History of digital photography – the early days
Hopefully you have already read my
history of digital photography home page.
It's a brief history of photography itself which makes an interesting introduction to the history of digital photography.
Without the early photographers, we wouldn't have the cameras that we have today – so we owe them a little look!
Here you will find the history of digital cameras from the origins
that begin in television, through to the scanner
, then onto the space race
, and finally back to Earth with the forerunner of today's digital cameras
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Let there be light!
History of digital photography – the beginning:
You may be surprised to learn that the origins of digital photography lie as far back as the 1950s. Yes, it's the time of the baby boomers, the cold war and the space race!
These are events that do actually have significance in the history of digital photography. I'll come to those later, but the first significant development in comes from another boom of the era – television!
In 1952 the first video tape recorders were used to record TV programs. Before this, most television was either live, or was a broadcast movie.
With video tape an image was recorded, not as an image in itself, but as a coded signal
on tape. Later the coded tape was run through a decoding machine (i.e. a video tape player) and the machine converted the coded signal back into pictures.
This is an important step in the history of digital photography. Video differed from the films that had gone before because film records an actual image, frame by frame.
Pull out an old cinema reel and you'll see the frames. Pull out cassette tape and you'll see nothing! It needs to be decoded for you first.
The effect is the same as comparing
film vs digital
photography. Look at a developed film (the negative or slide) and you will see an image.
Pull a memory card out of a digital camera and there's nothing to see. The image held on the card needs to be decoded first.
The scanner appears
History of digital photography – the scanner:
Back to the history of digital photography rather than the history of the moving image. The next significant step would be the development of image scanners.
These didn't actually take
photographs, but they did copy an image already created.
In 1957 a "drum scanner" was developed by Russell Kirsch. The scanner picked up the different intensities of light and shade in a picture. It saved them as a binary, i.e. digital, signal.
NB: Photocopiers stem from the development of this technology. The first one was made by Xerox in 1959. A huge thing, slow and expensive. But remarkably popular nonetheless.
Up, up and away!
History of digital photography – the space race!
As I mentioned above, the space race has a big part to play in the history of digital photography.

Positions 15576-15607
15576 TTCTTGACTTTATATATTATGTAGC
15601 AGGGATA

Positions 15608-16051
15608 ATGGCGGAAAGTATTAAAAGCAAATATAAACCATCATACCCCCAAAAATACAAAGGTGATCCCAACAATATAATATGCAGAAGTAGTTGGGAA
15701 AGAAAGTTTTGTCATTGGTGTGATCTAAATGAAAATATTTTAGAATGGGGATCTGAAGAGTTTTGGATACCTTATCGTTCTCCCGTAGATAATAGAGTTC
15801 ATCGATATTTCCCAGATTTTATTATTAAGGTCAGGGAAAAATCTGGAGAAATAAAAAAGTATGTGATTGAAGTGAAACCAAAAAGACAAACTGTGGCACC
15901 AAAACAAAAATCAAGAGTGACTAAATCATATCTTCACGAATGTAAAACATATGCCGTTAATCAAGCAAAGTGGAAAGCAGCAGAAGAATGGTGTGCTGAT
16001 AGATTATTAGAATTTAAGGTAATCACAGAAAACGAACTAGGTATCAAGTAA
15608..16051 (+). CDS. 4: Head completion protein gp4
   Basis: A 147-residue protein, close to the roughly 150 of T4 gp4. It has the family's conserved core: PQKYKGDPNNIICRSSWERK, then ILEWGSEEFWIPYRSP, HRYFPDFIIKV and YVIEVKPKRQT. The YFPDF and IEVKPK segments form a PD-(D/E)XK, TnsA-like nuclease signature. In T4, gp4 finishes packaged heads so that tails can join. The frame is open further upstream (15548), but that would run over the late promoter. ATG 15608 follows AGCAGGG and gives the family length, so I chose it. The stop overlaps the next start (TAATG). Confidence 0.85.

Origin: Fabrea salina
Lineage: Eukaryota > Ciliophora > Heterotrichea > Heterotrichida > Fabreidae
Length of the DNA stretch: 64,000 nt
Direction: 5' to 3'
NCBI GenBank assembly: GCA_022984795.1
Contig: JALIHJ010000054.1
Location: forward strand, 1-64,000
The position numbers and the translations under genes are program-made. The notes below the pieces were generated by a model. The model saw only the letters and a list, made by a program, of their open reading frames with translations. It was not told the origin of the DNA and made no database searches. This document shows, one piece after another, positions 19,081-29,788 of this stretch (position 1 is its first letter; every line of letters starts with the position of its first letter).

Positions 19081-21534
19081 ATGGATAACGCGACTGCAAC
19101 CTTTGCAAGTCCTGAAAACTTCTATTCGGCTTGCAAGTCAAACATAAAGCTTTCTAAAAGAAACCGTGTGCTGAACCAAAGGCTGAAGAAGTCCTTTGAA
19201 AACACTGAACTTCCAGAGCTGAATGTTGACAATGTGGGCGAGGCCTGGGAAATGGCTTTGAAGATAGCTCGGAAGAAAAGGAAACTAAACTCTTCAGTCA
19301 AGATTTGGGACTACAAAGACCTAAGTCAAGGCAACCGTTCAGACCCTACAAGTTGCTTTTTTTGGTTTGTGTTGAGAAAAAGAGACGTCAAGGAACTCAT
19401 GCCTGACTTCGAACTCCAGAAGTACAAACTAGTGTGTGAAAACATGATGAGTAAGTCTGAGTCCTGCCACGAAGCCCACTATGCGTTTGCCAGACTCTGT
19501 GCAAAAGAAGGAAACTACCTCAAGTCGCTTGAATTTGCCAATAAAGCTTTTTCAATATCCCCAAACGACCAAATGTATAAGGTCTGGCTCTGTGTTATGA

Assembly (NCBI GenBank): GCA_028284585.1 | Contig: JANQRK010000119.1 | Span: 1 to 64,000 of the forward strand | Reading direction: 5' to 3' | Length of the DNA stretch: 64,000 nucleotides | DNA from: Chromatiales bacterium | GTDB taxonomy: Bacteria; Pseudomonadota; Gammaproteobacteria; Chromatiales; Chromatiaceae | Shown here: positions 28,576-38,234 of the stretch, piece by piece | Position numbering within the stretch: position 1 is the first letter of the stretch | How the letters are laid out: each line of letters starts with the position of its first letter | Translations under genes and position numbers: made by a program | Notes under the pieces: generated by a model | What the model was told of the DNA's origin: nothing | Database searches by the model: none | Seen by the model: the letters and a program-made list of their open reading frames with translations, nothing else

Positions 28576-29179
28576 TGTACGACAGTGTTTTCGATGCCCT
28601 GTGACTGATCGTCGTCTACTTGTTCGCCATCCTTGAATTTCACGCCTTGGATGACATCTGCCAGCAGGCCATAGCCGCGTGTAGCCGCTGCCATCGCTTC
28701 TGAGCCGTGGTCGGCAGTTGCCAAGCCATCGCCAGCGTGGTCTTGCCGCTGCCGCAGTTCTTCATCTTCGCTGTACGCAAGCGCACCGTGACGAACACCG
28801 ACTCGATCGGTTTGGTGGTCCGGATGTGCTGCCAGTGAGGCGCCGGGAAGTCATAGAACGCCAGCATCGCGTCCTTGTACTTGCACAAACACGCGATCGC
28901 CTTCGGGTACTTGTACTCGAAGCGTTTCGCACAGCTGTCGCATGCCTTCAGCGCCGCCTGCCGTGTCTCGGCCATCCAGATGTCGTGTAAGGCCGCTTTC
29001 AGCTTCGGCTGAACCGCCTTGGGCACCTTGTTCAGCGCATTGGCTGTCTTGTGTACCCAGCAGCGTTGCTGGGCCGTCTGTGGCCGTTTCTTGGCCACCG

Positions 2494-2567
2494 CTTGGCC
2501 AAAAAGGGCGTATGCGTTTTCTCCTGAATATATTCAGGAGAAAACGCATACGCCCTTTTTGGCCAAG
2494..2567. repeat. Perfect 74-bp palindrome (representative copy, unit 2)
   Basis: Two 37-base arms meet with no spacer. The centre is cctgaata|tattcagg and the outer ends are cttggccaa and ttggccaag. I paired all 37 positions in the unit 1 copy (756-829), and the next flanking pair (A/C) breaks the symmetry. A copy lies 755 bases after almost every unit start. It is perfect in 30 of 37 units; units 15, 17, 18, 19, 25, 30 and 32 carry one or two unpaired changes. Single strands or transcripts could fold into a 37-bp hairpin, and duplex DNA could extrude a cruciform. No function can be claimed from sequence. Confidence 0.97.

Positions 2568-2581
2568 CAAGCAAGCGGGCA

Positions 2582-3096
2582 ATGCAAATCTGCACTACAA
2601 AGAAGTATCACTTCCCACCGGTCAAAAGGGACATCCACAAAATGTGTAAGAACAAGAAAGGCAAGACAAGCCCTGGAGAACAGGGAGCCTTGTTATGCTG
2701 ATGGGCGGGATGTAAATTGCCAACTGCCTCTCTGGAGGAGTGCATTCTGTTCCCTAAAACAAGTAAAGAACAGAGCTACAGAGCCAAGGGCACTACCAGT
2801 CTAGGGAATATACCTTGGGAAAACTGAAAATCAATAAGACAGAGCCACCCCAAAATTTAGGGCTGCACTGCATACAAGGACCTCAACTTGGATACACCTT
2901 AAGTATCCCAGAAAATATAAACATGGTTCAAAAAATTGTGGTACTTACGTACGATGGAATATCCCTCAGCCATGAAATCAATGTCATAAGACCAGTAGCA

It's 1957. Von Braun is in the American corner, and Sergei Korolev in the Russian corner. Both are trying to launch a satellite into space.
The Russians win that round with the launch of "Sputnik" in October 1957. The race was really on! The next challenge was to launch a man into space. We're moving into the 1960's now.
Why was the space race important to the history of digital photography? Well, very early on politicians on both sides of the cold war realized that if a satellite could be launched into space it could carry a camera. With a camera on board it could spy on the enemy.
The problem of course was this – there are no film developers in space! Taking pictures on film meant you had bring the film back to Earth somehow. And if it didn't make it back to Earth – no pictures at all!
So a new system was invented that didn't need film.
Digital cameras were the answer. They could record photographs and ‘beam' the digital signal back to Earth. The signal was then decoded and the image could be viewed. This then is clearly a big development in the history of digital photography.
. . . and back to Earth . . .
History of digital photography – digital cameras come to Earth!
Following the exploits of digital cameras in space, the concept of photography without film came back to Earth in 1973. An engineer, Steven Sasson, working for Kodak used a CCD to produce a digital image.
This camera weighed in at a hefty 8 pounds. And it only had 0.1 megapixels - not really designed for the consumer then!
To be fair, it was experimental rather than commercial. Importantly though it truly was a digital camera in the way we are familiar, because it recorded images onto a solid chip (CCD) rather than onto tape.
Clearly more development was needed. At this point people were beginning to realise that digital cameras may have a use back here on Earth.
Nobody expected film to be replaced by digital cameras at this stage though. The first consumer digital cameras are still some way off.
Click to continue with the
history of digital cameras - the early consumer digitals,
or go back to the
history of digital photography home page.